Had to leave the area after the secession vote on 5/23/1861: Both Sutton & Millard Squire left the area temporarily on 5/29 because of local threats “to get him and Millard Squire” as a result of their vote against secession and the incident involving Peyton Anderson (2) days earlier. Both came back to eventually get their families who had been subjected to undergo tribulations such as pickets, passes and searches. Few of the neighbors of either persuasion stayed away permanently. To do so was to court the total devastation of their property, which was what happened to Millard as he and his family went to Washington City for good.

 

Just before 1st Bull Run: Phoebe Sutton said: “The Confederate Army now came into possession of our section. Pickets guarded the roads and passes were required from all travelers. (6) weeks of suspense and danger for us, ere the Union Army advanced toward Bull Run. All the schools were closed. Mills were guarded and passes were given cautiously, often very much limited. Pickets were station about our premises, watching for father. They searched the house frequently.”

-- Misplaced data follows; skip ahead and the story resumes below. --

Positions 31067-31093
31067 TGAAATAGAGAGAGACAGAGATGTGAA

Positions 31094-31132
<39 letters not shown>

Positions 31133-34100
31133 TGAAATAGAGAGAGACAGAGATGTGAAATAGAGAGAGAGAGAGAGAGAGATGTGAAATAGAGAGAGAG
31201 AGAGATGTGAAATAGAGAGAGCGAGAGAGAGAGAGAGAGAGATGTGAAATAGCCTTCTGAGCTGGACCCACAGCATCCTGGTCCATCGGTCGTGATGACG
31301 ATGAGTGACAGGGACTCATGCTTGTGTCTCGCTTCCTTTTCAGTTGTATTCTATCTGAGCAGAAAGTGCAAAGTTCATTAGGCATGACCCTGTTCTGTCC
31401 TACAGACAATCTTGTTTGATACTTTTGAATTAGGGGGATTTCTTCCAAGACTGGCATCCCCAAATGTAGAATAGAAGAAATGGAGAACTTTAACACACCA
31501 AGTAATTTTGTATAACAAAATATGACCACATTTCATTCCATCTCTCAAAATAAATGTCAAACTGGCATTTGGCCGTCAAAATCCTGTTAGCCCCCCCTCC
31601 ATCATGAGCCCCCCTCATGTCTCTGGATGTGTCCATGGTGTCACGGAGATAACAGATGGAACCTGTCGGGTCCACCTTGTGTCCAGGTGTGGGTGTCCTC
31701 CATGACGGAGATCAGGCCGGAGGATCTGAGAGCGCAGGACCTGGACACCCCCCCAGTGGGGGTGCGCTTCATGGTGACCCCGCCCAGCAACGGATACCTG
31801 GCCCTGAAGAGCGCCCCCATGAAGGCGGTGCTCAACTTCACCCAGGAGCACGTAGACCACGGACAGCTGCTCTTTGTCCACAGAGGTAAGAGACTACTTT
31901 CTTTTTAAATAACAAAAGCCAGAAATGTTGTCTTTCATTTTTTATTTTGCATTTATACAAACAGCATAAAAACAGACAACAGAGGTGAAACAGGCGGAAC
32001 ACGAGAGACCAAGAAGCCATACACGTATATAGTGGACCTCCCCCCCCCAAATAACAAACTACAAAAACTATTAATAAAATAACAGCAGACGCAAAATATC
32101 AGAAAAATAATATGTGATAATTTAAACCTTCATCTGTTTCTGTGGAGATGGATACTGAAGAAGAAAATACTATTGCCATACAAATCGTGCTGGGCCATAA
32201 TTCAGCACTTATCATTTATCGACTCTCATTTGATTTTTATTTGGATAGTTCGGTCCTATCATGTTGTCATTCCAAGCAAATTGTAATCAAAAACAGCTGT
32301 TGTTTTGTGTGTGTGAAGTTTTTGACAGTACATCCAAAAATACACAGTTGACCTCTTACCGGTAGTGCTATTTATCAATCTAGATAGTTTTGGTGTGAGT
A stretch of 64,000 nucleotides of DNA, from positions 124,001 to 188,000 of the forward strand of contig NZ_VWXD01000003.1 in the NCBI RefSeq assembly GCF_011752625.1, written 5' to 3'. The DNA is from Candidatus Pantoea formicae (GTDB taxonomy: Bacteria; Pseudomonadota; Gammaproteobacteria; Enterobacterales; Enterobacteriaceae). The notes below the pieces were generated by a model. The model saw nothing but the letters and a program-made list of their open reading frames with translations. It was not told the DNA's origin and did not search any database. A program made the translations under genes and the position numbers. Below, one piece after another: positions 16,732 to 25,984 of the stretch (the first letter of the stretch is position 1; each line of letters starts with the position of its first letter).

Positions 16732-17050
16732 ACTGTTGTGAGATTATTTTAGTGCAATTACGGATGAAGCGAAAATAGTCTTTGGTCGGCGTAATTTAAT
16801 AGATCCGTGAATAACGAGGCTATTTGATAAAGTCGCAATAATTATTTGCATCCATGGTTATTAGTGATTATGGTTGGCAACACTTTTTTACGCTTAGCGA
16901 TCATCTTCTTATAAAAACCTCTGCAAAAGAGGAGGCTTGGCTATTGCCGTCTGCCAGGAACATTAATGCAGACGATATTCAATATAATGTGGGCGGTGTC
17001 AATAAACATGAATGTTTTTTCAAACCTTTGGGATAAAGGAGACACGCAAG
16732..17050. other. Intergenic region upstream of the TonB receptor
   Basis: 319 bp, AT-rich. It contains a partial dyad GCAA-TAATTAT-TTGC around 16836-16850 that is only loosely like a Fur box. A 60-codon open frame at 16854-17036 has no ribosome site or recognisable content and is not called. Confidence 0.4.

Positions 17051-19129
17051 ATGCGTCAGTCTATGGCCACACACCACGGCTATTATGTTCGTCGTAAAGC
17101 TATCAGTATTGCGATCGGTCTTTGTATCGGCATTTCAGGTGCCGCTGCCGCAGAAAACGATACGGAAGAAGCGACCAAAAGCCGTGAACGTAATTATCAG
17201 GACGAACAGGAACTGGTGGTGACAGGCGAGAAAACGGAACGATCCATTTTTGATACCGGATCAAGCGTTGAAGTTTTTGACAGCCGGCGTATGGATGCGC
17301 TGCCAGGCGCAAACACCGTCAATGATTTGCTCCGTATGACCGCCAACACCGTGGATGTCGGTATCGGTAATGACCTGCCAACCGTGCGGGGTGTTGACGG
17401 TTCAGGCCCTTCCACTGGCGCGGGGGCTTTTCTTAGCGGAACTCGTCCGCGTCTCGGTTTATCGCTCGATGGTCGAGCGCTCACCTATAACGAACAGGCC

With the restriction and finally denial of Confederate passes for fear she would carry news to the nearby Federal troops, Mrs. Sutton began planning an escape for her family of (10) children. Mr. Sutton had cut and sold the season’s hay crop to Gen. McDowell’s Union forces as the Federal troops advanced from Washington to Bull Run. The forward march of the Northern Army was in a direct line of the Sutton’s premises, causing the family to fear their farm would become the battleground.